Q Do you want to say that again? (Laughter.)
MR. STEPHANOPOULOS: Mark, you can ask --
Q budget earlier, Panetta talked about the importance of the line-item veto as part of the overall package. There was no discussion of that today and I haven't heard any administration official talk about it lately as part of the overall package to reduce the deficit. Why isn't the administration --
MR. STEPHANOPOULOS: We continue to press for it. In fact, I think there's been action in the House on the significant enhanced rescission proposal, and we will continue to seek a proposal out of both the House and the Senate.
Q A proposal that would do what?
MR. STEPHANOPOULOS: A proposal that would provide for the authority to take items out of the budget.
Q George, why is the President getting involved in a discussion about swimming pools? Isn't that a symbolic -- whether he thinks it's pork or not, isn't that symbolically -- make it sound like he's fighting for pork projects when it really, in fact, is behind the scenes? People are telling us he's willing to negotiate on the project.
MR. STEPHANOPOULOS: No, the President believes that this package is an important job creating package. It creates jobs in highways, it creates 700,000 summer jobs for kids this summer to get to work, it creates important programs in immunization and Head Start. And he believes that we need a package to create jobs now. We saw the unemployment numbers come out again just today on the weekly jobless claims. We're still moving -- we're still trying -- not doing enough to create jobs in this economy.
Q So have you given up the strategy of trying to work with the Republicans to --
MR. STEPHANOPOULOS: Not at all. We're going to continue to look for the kinds of adjustments we need to get this package through. But as the President has said, he's going to fight for as much of this package as he can get. A majority in the House and Senate support this jobs bill. Simply because a minority chooses to obstruct consideration and a vote on this bill, he will look at possible adjustments in order to release it. But he believes that this package is important.
Q But it sounds like he's fighting for very elements that other people in your administration agree are the things that we have to make sure are not there.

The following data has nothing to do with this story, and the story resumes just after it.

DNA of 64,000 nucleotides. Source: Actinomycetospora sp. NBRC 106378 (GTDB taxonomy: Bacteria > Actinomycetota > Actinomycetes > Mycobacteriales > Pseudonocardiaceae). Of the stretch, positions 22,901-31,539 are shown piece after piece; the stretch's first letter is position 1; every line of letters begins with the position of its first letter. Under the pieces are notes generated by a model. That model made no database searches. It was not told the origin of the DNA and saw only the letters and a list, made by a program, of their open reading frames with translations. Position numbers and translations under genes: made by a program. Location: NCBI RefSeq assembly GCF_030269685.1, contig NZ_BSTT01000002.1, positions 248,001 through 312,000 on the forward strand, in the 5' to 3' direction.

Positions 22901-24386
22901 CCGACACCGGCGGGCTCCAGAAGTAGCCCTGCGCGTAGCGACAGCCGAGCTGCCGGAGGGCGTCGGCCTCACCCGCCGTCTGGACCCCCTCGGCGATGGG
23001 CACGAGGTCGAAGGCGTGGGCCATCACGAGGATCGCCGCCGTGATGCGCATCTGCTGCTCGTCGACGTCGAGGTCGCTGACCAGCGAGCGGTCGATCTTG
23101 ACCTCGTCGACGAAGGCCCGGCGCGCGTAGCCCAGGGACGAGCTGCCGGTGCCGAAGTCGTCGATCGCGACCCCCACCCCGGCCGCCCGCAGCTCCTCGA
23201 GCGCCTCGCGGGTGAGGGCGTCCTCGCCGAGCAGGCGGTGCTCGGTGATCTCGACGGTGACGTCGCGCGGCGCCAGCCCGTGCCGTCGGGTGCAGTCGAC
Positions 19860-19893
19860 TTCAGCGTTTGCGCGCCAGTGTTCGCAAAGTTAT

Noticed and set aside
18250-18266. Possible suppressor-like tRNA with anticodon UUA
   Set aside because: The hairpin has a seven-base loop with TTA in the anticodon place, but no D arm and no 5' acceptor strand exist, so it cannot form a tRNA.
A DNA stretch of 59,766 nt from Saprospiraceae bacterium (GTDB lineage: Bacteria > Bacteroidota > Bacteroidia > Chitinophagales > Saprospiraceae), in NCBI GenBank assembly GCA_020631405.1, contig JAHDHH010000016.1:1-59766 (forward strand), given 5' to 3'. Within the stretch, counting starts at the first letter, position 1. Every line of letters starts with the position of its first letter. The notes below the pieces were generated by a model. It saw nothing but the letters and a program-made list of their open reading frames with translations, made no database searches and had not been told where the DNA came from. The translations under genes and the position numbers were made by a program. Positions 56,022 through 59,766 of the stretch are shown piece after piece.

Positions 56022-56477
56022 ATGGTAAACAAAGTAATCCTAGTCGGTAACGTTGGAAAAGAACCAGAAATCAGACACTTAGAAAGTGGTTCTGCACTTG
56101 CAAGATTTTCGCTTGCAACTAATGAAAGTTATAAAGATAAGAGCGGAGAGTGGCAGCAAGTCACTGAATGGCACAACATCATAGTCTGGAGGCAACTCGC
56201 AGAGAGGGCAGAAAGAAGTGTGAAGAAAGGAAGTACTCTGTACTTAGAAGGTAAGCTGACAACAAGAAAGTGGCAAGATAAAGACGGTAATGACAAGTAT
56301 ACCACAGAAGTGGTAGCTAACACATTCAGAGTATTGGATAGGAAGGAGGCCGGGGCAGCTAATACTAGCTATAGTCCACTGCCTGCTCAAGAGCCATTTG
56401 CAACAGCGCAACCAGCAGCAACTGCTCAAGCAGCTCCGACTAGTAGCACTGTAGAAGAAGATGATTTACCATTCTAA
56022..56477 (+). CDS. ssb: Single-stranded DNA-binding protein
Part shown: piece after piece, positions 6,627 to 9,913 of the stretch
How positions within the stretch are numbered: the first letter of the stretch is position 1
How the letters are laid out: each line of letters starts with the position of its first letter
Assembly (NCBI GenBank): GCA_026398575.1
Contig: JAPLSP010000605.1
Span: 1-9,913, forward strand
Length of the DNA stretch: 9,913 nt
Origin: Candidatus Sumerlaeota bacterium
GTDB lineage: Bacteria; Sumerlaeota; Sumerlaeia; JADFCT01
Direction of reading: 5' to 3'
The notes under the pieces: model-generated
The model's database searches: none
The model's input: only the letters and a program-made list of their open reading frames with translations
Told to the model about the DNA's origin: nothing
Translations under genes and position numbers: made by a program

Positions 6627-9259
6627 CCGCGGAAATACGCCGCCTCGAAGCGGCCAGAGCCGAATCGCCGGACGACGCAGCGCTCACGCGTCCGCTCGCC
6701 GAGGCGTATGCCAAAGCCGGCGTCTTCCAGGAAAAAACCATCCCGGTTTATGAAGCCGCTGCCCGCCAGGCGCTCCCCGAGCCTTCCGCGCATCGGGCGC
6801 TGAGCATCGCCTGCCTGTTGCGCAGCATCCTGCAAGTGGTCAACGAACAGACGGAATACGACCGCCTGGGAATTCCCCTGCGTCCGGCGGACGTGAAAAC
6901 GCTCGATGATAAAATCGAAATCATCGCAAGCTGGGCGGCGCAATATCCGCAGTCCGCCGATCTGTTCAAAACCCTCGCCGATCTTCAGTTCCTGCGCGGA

MR. STEPHANOPOULOS: That's simply not true.
Q How is he going to come up with $5 million more this year to meet the congressional caps and $13 billion we're told now it is for next year? How is he going to find --
MR. STEPHANOPOULOS: We're entering into the reconciliation process now, and we'll enter into negotiations with the Congress, and we'll come up with the cuts. We came -- as you know, we went from 150 cuts in the President's initial presentation to over 200 cuts in the current budget released today. And I think we'll be able to get there.
Q Yes, but you are faced with a situation where the deficit estimates have gotten larger, and you are $5.4 billion away from -- over the caps.
MR. STEPHANOPOULOS: And we're going to work with the Congress to come up with the cuts that are necessary.
Q Despite those cuts, your budget actually increased -- the outlays increased by a very small amount -- only one-tenth of a percent -- $2 billion, which went straight to the deficit. Why did he allow that to happen? It's larger than it was on February 17th by --
MR. STEPHANOPOULOS: Well, when you count what the Congress has done, it's actually we've come up with more deficit reduction over the course. I'm not familiar with --
Q The deficit in the budget that he put out -- revisions for change was $262 billion projected for 1994. And this one's $264 billion. Small, I agree; it's just symbolically though it grew. Why did he allow that to happen?
MR. STEPHANOPOULOS: Again, I think that there were some technical adjustments. You'd have to ask the OMB for the exact reason.
Q Was this a Social Security problem, or --
MR. STEPHANOPOULOS: I simply don't know, but we can check with the OMB.